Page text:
Communication is the vehicle for all further techniques, so communications skills are a vital aspect of Mind Development. The Effective Communication course includes practical exercises to enhance the person's capacity to listen attentively and comprehend. Following that, questioning skills are practiced, which have relevance to communication, memory and understanding. This will help the student to maintain control of communication in practical, social and business situations. You will also learn about practical problem solving and how to achieve your goals in life.
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Unless we can wake ourselves up from this mechanicalness and sleep, we cannot begin work on ourselves and we cannot get things done in life. We must learn the mood of concentration - of actually BEING in the Here-and-Now, noticing and observing, and focused on our actions.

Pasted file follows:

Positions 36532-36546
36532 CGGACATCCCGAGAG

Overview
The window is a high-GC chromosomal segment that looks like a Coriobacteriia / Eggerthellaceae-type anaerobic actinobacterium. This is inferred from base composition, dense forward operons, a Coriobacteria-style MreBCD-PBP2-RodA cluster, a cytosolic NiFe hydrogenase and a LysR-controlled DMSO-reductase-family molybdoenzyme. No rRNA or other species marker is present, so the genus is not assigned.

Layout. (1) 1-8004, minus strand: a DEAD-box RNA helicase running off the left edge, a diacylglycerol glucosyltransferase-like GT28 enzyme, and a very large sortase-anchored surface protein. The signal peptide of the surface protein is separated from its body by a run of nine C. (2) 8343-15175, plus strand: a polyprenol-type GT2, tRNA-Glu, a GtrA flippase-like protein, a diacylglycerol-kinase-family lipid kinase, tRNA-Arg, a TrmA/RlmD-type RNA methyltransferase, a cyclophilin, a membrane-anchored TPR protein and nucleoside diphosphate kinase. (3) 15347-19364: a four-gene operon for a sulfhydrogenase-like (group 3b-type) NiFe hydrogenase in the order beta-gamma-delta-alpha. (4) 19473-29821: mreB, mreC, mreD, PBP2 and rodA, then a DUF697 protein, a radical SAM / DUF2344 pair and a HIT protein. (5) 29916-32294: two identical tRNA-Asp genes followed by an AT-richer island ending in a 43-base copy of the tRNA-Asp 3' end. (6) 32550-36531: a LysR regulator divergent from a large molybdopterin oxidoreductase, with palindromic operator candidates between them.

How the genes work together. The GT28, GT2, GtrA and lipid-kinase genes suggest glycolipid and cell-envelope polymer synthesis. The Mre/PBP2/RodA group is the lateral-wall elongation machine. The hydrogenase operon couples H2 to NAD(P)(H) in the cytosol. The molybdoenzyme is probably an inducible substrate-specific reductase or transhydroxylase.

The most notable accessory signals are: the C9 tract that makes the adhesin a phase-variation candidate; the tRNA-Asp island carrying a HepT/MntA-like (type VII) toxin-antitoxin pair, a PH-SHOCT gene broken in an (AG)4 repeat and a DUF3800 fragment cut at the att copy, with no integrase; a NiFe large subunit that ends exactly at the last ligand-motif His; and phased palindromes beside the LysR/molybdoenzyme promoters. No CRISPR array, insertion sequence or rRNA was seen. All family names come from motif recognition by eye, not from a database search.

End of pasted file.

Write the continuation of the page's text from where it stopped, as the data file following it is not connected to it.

Concentration is a means to develop the will, so that life may be lived purposely and creatively, rather than as a reaction to the flow of sensations. Because you will not flit from one thing to another, like a butterfly, you will be able to choose to focus your mind on things, e.g., study or work, and will increase your skills and knowledge in these areas. Most importantly, you will be able to focus more clearly on your vision of what you want to achieve.
In short, your mental life is both intensified and broadened. The ability to concentrate is, therefore, a valuable skill which will enhance all other skills. Almost all the drills and exercises of Mind Development help develop your ability to concentrate. But are there are ways to improve your concentration directly? Yes, and this course teaches the best of them.